Mann Vs. National Review: National Review Floundering

The National Review is a political magazine, and Mark Steyn, I think, writes for them (I really don't keep track). A while back Steyn and/or the National Review made some seemingly very defamatory statements about Michael Mann, the climate scientist. Career-damaging really icky accusations of fraud and such. They were bogus accusations, but they were also not just trollish yammering of the type we see all the time from the science denialist gaggle. So, Mann sued them.

NationalReviewHyperboleMemeI prefer the Law and Order version of law. Something happens on Monday, on Tuesday everything is confusing, on Wednesday there is a car chase or something, on Thursday everyone is in court and on Friday the whole maneno is done with and everyone is back to eating donuts. Real legal stuff drags on forever. If you want to catch up, here are a few blog posts and other items that might help. (That was a search using the Climate Science Search Engine, which is on the right side bar of my blog!)

Anyway, there is a new development. National Review has filed a long and boring legal document that appears to be some kind of whinging about how the case against them should go away. Eli Rabbit has made two comments about it that I agree with. First, he notes that the document states that the prior yammering by National Review is not officially "malice" because they really believe the things they say. But, in the same document, they claim that "Read in context, Steyn’s commentary was protected rhetorical hyperbole, not a literal accusation of fraud or data falsification." See meme.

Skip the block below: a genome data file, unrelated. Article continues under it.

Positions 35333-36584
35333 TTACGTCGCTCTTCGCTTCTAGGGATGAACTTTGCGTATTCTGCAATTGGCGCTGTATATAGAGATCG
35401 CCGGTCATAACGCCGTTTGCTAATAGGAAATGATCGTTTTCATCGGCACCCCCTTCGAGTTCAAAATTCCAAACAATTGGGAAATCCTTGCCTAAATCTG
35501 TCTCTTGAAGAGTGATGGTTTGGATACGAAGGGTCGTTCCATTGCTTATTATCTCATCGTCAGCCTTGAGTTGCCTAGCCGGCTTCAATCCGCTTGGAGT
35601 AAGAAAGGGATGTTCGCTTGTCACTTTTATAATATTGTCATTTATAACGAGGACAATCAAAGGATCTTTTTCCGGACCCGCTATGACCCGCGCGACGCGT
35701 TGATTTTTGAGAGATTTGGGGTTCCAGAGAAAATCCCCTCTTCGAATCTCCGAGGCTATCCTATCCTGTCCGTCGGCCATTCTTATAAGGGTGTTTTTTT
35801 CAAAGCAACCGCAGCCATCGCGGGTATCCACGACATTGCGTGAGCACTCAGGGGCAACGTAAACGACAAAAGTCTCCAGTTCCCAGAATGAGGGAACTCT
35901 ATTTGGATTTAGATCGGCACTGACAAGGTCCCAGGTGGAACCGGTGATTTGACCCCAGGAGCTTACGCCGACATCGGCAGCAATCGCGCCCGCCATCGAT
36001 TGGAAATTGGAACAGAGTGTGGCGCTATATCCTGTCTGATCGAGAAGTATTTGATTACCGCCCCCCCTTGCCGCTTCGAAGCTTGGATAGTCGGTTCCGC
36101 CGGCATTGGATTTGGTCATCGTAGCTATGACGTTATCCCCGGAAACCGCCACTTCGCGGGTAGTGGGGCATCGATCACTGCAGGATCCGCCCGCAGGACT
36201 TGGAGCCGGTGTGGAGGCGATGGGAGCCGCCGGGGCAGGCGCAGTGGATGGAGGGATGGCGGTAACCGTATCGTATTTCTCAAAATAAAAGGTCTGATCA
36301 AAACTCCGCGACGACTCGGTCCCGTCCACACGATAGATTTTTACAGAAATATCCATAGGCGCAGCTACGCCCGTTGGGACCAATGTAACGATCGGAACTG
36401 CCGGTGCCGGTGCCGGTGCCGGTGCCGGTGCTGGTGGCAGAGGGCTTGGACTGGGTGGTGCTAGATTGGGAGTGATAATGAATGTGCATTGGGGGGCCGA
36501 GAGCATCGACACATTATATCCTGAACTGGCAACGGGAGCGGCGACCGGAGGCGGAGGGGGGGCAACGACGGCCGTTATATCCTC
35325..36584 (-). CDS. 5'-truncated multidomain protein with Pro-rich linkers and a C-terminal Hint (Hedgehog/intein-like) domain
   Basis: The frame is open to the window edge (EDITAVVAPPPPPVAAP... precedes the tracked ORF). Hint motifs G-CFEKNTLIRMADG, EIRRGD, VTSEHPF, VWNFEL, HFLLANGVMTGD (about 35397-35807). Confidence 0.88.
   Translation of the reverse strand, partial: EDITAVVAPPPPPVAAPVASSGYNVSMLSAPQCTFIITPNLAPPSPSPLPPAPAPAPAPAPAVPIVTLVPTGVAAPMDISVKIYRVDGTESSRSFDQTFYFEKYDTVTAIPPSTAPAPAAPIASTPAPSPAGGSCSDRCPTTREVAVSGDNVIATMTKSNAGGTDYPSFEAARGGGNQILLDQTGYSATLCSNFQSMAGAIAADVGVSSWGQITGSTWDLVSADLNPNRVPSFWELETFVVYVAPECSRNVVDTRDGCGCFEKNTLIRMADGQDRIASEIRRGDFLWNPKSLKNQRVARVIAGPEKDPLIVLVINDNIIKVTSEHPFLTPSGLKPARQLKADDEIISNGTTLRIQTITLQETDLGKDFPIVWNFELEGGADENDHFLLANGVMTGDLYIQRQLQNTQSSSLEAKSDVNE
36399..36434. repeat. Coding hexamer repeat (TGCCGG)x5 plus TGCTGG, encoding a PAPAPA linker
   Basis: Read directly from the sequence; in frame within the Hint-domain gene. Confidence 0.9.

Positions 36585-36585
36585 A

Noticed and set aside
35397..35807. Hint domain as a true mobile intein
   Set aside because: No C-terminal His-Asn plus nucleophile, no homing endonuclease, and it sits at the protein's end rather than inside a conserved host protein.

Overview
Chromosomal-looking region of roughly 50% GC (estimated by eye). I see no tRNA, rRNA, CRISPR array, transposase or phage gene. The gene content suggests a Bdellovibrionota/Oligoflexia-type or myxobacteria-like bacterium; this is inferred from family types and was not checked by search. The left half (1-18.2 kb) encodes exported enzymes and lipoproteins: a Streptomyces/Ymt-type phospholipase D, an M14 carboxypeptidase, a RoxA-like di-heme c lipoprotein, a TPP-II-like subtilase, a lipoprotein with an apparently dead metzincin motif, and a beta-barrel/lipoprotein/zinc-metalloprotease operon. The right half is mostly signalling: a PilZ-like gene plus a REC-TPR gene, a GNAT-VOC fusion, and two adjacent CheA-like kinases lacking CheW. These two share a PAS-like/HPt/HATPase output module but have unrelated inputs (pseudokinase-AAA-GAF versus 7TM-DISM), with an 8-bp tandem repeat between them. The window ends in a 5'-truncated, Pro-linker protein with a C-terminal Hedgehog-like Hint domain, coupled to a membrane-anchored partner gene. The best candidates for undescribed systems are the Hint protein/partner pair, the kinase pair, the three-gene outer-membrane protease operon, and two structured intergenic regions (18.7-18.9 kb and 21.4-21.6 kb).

The second point also stuck out as a sore thumb when I looked at it, and it is so obvious that I assumed I was reading the legal document incorrectly. But Eli confirms. From the legal document:

...critics have argued that the hockey stick is misleading because it splices together two different types of data without highlighting the change: For roughly the first nine centuries after the year 1000 A.D., the graph shows temperature levels that have been inferred solely from tree-ring samples and other “proxy” data. But from about 1900 onward, the graph relies on readings from modern instruments such as thermometers.

I'm pretty sure the technical legal term for this is taurus craps puris*. The hockey stick graph in its original form and most early incarnations has color coding or other appropriate line style differences to distinguish between the records. Some people have taken both the hockey stick graph and other similar graphics and merged the data into a single squiggle for presentation purposes, an acceptable if not always wise method. The National Review legal document also makes mention of shifting between proxies and instrumental data. They suggest that a broken instrumental record should have been used instead of simple temperature measurements with thermometers and stuff. This harks back to the time the climate science denialists stole a bunch of scientists' email and made stuff up about it (a complicated story but one you can read about in detail in Mann's book).

This filing by the National Review is a lame defense against a very well argued and appropriate law suit. I'm sure this won't last until Wednesday in court. (Law and Order time.) Not only are their claims wrong, but they have been known to be long for a very long time.

*Translates roughly as Complete and Utter Bullshit.

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Everybody knows that Mann is a fraud.

By antiprogressives (not verified) on 05 Aug 2014 #permalink

I'm part of everybody and I know he speaks scientific truth. You're wrong.

By Richard Chapman (not verified) on 05 Aug 2014 #permalink